The pandemic's Book of Genesis
By Arnie Weissmann, Editor in Chief, Travel Weekly
Toward the end of June, I received an email inquiring whether I wanted a review copy of a book titled "Covid-19 & Travel: Impacts, Responses and Outcomes," by Simon Hudson (2020, Goodfellow Publishers).
I received my copy in late August. I am, frankly, amazed. It's an ambitious, well-researched volume, global in scope. It not only documents events into mid-June, but its speculations on "the future of travel" have not, for the most part, been disproven.
Missing, of course, are any developments from mid-June onward, an eventful 13 weeks. So let's call this the pandemic's Book of Genesis, providing a look at how, in early stages, it impacted the travel industry.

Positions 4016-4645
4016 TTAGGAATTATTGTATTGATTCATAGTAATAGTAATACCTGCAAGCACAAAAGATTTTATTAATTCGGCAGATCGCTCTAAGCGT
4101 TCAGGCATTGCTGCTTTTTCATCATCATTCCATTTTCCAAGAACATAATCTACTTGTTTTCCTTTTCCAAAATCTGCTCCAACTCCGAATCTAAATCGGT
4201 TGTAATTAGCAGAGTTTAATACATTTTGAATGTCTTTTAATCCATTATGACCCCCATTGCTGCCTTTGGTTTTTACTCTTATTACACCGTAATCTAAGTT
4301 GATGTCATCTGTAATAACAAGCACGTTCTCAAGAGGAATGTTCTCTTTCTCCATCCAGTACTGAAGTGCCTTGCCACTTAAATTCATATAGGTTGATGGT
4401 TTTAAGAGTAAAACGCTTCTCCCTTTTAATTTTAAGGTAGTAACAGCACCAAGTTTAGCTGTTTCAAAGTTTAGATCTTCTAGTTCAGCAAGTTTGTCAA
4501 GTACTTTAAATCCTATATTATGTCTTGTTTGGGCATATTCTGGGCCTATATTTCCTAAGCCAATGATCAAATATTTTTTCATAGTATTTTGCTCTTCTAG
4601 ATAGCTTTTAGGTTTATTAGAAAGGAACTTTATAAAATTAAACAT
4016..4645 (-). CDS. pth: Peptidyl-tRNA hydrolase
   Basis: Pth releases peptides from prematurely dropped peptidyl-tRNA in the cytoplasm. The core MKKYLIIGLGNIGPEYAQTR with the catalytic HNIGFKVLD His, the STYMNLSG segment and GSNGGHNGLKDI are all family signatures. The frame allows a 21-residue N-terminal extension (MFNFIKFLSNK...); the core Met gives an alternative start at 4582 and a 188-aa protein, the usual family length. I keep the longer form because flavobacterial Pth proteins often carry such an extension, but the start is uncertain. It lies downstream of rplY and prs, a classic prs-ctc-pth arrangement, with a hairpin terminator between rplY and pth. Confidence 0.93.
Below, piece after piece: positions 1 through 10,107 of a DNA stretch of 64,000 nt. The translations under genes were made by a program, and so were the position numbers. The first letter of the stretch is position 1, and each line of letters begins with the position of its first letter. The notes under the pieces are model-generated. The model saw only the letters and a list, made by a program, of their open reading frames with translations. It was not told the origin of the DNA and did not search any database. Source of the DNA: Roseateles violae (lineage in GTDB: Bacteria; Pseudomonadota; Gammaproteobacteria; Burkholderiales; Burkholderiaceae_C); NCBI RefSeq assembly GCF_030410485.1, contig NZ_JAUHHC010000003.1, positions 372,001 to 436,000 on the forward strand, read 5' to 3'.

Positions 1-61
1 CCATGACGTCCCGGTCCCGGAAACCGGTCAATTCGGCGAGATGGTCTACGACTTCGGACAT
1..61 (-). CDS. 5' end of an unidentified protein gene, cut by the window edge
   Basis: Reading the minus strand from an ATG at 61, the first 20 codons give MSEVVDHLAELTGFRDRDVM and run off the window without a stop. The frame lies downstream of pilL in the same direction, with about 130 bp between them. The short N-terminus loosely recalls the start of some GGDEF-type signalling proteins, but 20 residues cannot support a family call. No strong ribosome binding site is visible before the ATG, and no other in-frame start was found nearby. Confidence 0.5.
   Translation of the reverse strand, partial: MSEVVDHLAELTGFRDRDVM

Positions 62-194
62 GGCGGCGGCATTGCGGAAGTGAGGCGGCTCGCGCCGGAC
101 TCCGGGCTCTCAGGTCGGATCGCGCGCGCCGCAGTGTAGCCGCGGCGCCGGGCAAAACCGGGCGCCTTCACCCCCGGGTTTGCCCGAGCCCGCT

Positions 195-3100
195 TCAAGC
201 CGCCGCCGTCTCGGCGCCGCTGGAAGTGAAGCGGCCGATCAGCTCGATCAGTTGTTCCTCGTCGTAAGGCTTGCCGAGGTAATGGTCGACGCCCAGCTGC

Though the book is scarcely older than a current events quarterly, it offers deep perspective. In our present lives, where the repetitiveness of days move in parallel to dramatic developments, time both elongates and contracts. The weeks fly by, but when reading about the time when there were as many cases of the virus on one cruise ship as there were in any country except China – well, it feels like a return to an era when we were still quite innocent.